Nelson Mandela Museum, Umtata, Qunu, Mvezo, Eastern Cape, SA

2000

 

In this project there has been an important shift from a traditional museum housing the gifts of Nelson Mandela to developing three inter-related sites - in Umtata, Qunu and Mvezo - that serve collectively as the museum. This is a changing concept of museum as storage space for dormant objects to museum as cultural working spaces for communities. Facilities are being used to activate the memories, histories and traditions of a community through their contemporary everyday practices. Cultural spaces such as these are not being separated out from the urgent need in South Africa to provide basic infrastructure to rural communities.

 

Using the road and journey as a linear thread was key to the overall spatial structure of the museum, and the manner in which it would relate to existing rural patterns. The N2-highway, is a major through fare between East London, Umtata and Durban. All local traffic moves relative to this busy road. Although it bisects the major areas of the village it also ties them together, so that the road forms a thread of people moving between Umtata and the other museum sites. The possibility was presented of developing drop-off points from which routes into the villages and these new cultural spaces could be woven.

 

The concerns of local communities were assessed through meetings held between the architects, representatives of DACST, and groups of people organised by QDF. The meetings sought to identify the expectations held of the museum as well as the communities most urgent needs. Jobs remained the overwhelming concern in an area with few employment opportunities and poverty; these were short-term jobs related to construction and long-term jobs related to tourism. Building had to be suited to the skills of local people, giving as many people as possible work especially women who had previously been excluded from such jobs. One of the important benefits was trade skills enhancement within the communities: local skills like traditional fencing and lattice weaving were utilised, and existing stone building skills were enhanced.

Water was another major concern. Water was still carried in containers by women and children from nearby rivers or from distant solar-powered bore holes. An effort is currently underway to supply water to a series of standpipes to be positioned in different localities. It was recognised that the future supply of water to the area presented interesting opportunities to the project. Firstly, as a powerful organising device for the rural fabric in which museum facilities could draw together the widely dispersed village. Secondarily, as provision of shared water supply and shaded washing facilities in new public communal areas. These would form part of the route through areas the museum was seeking to develop. Water wastage could be limited and women required to transport less water to their homes.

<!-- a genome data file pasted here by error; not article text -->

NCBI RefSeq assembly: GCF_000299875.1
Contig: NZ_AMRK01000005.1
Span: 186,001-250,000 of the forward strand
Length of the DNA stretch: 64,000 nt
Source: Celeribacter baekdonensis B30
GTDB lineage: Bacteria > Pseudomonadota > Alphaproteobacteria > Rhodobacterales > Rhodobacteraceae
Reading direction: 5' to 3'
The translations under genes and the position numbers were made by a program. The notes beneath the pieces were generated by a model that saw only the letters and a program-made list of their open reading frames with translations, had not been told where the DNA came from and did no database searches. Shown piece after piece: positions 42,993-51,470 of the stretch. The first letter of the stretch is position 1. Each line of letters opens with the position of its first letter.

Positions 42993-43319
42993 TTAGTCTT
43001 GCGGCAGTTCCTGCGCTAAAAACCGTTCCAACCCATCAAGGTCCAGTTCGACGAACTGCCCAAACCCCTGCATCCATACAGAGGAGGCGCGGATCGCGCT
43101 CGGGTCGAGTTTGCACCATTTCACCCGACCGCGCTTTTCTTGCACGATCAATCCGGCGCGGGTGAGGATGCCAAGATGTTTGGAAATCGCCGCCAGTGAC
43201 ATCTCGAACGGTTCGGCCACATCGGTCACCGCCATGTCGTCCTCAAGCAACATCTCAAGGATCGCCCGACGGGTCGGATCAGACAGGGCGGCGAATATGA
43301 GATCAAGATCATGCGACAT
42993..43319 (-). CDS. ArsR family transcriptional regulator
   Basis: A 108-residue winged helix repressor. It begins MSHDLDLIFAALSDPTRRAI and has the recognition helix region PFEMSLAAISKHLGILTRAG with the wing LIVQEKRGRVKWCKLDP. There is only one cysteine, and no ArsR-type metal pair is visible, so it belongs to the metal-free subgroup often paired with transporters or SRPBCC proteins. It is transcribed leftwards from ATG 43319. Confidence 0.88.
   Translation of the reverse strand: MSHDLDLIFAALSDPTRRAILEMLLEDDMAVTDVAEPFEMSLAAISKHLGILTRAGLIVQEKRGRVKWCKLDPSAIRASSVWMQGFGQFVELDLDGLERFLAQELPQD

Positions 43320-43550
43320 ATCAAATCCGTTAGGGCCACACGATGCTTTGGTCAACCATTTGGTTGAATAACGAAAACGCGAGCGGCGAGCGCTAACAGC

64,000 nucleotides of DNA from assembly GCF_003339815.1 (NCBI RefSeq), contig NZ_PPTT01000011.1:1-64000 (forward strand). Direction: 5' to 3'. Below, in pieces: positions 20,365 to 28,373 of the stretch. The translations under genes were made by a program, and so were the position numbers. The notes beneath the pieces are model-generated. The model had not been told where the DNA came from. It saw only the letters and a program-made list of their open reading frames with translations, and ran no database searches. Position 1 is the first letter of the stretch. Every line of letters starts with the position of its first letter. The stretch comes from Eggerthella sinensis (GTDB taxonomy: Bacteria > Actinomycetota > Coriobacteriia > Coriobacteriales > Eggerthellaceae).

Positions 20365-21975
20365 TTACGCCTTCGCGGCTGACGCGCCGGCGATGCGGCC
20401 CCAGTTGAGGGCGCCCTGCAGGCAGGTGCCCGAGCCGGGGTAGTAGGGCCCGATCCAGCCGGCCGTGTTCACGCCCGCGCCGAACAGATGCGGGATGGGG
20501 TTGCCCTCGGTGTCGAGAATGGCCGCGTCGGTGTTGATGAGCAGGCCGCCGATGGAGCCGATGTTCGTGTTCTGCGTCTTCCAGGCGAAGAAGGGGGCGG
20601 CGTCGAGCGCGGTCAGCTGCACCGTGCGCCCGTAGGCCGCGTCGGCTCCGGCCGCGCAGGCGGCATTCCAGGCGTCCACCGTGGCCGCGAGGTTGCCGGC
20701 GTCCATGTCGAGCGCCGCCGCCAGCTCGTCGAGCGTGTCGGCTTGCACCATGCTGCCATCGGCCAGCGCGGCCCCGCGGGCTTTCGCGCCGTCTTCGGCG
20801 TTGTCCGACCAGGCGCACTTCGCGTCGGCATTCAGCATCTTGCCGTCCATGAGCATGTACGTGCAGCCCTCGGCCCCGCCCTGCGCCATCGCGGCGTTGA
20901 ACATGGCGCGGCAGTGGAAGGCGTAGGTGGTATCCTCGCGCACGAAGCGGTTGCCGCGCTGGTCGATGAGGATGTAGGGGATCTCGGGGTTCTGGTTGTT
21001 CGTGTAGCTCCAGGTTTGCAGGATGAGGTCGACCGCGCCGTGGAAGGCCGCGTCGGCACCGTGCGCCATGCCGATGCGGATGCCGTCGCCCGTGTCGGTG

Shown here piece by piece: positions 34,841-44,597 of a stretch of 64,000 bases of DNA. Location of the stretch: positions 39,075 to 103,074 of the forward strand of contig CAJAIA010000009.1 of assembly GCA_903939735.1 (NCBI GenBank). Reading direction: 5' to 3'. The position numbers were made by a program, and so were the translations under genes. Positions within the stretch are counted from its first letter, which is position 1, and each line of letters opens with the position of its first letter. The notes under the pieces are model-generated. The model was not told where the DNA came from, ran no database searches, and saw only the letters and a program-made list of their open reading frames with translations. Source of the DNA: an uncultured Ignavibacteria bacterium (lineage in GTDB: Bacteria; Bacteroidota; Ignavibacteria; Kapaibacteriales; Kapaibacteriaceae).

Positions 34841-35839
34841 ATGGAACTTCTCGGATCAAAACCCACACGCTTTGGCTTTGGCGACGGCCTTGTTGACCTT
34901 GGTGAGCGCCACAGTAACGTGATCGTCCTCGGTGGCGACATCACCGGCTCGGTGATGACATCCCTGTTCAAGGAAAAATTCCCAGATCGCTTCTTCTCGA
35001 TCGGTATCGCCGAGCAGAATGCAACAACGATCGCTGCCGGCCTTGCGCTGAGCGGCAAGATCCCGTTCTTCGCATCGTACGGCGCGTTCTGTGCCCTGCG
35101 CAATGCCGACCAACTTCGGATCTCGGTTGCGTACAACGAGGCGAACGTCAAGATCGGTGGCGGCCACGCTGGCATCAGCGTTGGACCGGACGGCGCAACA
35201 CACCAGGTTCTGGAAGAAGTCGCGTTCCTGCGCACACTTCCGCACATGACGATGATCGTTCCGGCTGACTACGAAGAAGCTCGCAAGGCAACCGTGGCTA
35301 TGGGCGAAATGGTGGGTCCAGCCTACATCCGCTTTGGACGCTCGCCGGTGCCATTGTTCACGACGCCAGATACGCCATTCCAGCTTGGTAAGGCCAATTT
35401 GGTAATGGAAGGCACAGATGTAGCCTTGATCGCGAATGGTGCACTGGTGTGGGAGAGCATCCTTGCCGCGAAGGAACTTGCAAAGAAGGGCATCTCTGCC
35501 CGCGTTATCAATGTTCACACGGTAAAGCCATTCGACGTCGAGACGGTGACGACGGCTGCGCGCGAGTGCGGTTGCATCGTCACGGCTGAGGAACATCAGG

Other cultural facilities with shading, information and benches could be placed at other locations along village paths. It is anticipated that these spaces will be used by members of the community as everyday gathering places. They would provide the first of many visible points along the route for future visitors to the villages. These spaces would indicate that visitors are moving in a public realm that is distinguishable from that of the people living nearby. The route would also encompass potential commercial and historical sites that the community could decide to develop. The whole project serves in this way as a reminder of the legacy of Nelson Mandela, telling the story of his struggle and life while engaging the local community and encouraging development in the area.